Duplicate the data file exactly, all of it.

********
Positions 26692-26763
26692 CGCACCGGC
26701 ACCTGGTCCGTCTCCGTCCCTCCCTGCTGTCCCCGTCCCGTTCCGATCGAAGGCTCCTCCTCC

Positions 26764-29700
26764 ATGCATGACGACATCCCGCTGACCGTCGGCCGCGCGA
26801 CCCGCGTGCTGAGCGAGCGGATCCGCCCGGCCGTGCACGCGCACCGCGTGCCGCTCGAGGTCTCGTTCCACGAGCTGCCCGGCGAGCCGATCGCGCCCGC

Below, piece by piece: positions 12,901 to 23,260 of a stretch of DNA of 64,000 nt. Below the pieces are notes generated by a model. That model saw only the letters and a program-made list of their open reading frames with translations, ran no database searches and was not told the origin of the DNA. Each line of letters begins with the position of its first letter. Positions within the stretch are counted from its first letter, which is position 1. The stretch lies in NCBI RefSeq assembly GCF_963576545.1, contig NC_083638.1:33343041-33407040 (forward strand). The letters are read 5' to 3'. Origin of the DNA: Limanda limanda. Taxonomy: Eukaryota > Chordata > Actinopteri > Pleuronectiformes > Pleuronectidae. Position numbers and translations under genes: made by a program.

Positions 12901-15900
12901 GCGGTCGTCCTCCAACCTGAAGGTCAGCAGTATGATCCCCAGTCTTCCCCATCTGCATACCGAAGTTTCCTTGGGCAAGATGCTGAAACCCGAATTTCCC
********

Positions 26692-26763
26692 CGCACCGGC
26701 ACCTGGTCCGTCTCCGTCCCTCCCTGCTGTCCCCGTCCCGTTCCGATCGAAGGCTCCTCCTCC

Positions 26764-29700
26764 ATGCATGACGACATCCCGCTGACCGTCGGCCGCGCGA
26801 CCCGCGTGCTGAGCGAGCGGATCCGCCCGGCCGTGCACGCGCACCGCGTGCCGCTCGAGGTCTCGTTCCACGAGCTGCCCGGCGAGCCGATCGCGCCCGC

Below, piece by piece: positions 12,901 to 23,260 of a stretch of DNA of 64,000 nt. Below the pieces are notes generated by a model. That model saw only the letters and a program-made list of their open reading frames with translations, ran no database searches and was not told the origin of the DNA. Each line of letters begins with the position of its first letter. Positions within the stretch are counted from its first letter, which is position 1. The stretch lies in NCBI RefSeq assembly GCF_963576545.1, contig NC_083638.1:33343041-33407040 (forward strand). The letters are read 5' to 3'. Origin of the DNA: Limanda limanda. Taxonomy: Eukaryota > Chordata > Actinopteri > Pleuronectiformes > Pleuronectidae. Position numbers and translations under genes: made by a program.

Positions 12901-15900
12901 GCGGTCGTCCTCCAACCTGAAGGTCAGCAGTATGATCCCCAGTCTTCCCCATCTGCATACCGAAGTTTCCTTGGGCAAGATGCTGAAACCCGAATTTCCC